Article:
Google’s Secret $224B Safari Deal Revealed as Apple Profits
During the ongoing Department of Justice (DOJ) monopoly trial examining Google’s search business, a key detail about Google’s default search deal with Apple came to light. It was disclosed that Google pays a significant portion of its search advertising revenue from Safari to keep its search engine as the default in Apple’s browser. According to Bloomberg, the percentage Google pays is 36%.
This revelation came as a surprise, as both Google and Apple had requested that this information be kept confidential. However, during testimony, Google’s main economics expert, Kevin Murphy, inadvertently disclosed the details of the deal. The disclosure confirmed the value of default placements on iPhones to Google, highlighting the DOJ’s argument that Google pays large sums for default search deals to maintain a monopoly and block out competitors.
Although the exact amount of revenue sharing between Google and Apple remains unknown, estimates suggest that Apple could be earning tens of billions of dollars from the deal. Industry sources previously claimed that Google paid Apple approximately $18 billion for the deal in 2021. However, the ongoing trial has shed more light on Google’s expenditures, revealing that the company paid a total of $26 billion for default contracts.
These default deals have been crucial for Google’s search advertising revenue, which is rapidly climbing. It is projected that Google’s global ad revenue will reach almost $340 billion by 2027, with search engine traffic accounting for a significant portion of this revenue.
This issue has become the center of the DOJ’s case against Google, as the agency argues that such default deals help Google maintain an illegal monopoly in the search industry. If the DOJ’s claims are proven, Google may be ordered to break up its search business, impacting not only Google but also its partners, such as Apple.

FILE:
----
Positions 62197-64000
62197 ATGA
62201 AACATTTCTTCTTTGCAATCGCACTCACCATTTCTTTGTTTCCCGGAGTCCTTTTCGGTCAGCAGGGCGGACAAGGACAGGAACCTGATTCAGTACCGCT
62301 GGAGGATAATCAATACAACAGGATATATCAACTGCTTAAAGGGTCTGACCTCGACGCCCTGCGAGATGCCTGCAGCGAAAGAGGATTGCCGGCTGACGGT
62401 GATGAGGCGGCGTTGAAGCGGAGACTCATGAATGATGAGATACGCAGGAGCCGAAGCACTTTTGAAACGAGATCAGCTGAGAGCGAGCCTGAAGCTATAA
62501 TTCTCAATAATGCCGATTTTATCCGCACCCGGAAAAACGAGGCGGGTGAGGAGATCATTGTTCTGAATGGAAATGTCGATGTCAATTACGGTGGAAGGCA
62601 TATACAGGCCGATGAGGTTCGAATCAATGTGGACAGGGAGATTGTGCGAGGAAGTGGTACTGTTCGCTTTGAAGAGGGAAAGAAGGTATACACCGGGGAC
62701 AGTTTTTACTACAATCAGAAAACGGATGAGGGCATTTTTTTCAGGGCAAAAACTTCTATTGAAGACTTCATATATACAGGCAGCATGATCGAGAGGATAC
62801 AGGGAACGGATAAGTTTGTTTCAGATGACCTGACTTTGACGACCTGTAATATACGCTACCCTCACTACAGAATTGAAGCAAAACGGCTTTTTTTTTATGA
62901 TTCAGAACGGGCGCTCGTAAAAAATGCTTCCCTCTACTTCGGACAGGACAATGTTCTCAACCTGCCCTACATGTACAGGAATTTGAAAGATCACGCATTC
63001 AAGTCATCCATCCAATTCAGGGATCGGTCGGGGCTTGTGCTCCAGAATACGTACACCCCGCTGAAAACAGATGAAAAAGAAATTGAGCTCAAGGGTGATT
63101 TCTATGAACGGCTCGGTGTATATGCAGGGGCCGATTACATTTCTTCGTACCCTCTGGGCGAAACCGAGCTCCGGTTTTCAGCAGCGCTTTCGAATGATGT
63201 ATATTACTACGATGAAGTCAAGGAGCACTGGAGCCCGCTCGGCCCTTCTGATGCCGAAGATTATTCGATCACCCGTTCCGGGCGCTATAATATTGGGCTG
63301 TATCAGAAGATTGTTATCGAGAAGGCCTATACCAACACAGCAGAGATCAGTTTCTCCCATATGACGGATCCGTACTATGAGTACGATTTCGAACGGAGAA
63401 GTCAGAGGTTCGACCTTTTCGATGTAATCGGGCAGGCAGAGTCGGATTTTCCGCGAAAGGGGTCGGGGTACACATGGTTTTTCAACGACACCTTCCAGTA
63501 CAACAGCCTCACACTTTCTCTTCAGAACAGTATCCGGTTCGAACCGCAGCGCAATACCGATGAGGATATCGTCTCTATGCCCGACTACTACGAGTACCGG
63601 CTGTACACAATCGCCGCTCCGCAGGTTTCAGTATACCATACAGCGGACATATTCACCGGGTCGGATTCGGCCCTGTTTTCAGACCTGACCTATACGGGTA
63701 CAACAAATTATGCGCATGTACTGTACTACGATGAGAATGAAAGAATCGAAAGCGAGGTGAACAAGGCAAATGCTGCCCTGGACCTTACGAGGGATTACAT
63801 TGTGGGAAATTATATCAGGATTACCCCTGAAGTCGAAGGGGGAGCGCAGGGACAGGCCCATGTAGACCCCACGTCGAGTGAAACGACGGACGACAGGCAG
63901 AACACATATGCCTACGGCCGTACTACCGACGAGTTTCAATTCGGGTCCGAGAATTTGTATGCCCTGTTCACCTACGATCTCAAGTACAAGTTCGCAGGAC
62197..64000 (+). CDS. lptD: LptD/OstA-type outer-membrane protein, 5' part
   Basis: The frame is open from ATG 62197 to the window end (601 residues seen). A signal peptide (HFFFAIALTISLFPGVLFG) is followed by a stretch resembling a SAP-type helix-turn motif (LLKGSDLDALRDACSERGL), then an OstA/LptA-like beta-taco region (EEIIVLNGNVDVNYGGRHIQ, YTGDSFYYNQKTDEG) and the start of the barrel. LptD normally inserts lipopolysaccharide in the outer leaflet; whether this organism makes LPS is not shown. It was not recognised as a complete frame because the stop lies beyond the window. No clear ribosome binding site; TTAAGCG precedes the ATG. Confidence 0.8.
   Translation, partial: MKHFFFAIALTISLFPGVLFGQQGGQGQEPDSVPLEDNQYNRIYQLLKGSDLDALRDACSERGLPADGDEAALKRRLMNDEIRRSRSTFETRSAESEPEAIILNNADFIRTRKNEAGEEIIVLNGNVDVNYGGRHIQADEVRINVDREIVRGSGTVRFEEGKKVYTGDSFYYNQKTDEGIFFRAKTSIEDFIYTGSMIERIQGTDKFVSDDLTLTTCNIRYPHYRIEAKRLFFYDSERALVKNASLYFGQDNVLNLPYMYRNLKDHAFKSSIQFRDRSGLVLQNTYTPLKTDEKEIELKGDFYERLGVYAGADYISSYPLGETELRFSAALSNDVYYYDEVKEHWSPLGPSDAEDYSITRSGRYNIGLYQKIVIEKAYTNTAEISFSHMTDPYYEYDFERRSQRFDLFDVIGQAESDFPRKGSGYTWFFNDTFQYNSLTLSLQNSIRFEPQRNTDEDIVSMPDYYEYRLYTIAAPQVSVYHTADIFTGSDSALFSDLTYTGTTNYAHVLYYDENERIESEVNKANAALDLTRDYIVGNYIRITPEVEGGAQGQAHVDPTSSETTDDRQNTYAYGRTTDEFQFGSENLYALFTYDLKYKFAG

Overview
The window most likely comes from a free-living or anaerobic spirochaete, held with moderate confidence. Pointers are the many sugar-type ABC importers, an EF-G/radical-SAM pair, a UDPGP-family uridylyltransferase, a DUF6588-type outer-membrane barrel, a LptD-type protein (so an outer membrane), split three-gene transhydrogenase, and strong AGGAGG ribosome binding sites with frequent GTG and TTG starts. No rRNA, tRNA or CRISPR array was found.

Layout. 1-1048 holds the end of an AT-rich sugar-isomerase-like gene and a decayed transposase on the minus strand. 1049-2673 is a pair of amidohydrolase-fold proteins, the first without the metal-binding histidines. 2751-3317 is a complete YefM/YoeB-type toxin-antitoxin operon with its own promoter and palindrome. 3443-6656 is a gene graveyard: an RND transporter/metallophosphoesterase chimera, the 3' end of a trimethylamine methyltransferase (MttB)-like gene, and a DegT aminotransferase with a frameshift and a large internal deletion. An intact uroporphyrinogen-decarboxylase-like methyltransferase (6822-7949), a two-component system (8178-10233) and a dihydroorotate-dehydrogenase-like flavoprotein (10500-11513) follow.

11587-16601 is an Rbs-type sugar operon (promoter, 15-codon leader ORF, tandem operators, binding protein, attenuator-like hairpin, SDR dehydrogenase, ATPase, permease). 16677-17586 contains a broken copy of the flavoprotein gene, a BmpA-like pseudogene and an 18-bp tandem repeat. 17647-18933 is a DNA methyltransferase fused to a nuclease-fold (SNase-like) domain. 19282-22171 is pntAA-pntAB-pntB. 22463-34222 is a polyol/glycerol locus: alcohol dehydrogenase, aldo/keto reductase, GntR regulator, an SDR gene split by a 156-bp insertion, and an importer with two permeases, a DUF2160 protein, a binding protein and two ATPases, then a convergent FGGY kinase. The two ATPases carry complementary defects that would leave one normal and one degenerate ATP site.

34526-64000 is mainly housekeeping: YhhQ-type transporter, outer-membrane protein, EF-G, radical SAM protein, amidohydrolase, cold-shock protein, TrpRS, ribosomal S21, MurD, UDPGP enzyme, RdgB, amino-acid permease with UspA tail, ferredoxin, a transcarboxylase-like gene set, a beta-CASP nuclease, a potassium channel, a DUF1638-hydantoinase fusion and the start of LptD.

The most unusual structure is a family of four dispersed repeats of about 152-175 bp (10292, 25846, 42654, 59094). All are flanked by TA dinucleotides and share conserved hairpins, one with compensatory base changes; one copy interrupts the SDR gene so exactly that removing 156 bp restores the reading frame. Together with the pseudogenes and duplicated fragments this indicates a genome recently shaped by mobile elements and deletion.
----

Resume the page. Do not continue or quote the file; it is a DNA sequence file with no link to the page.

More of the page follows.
Google CEO Sundar Pichai recently testified that default deals can be valuable when done correctly and claimed that they result from the superiority of Google’s search engine. However, the disclosed details of the Google-Apple deal challenge this narrative.
As the trial proceeds, Google continues to profit from these deals. From 2022 to 2023, Google’s ad revenue increased by $5 billion, largely attributed to AI-driven innovations across Google products, including search.
Judge Amit Mehta, presiding over the antitrust trial, considers the Google-Apple default deal the heart of the DOJ’s case against Google. With each new detail that emerges, the DOJ aims to convince Mehta that the deal grants Google an unfair advantage over its competitors.
The trial is expected to continue for another week, with Mehta not anticipated to issue a ruling until 2024. As the proceedings unfold, the significance of default search deals and their impact on competition in the search industry will likely remain a central topic of discussion.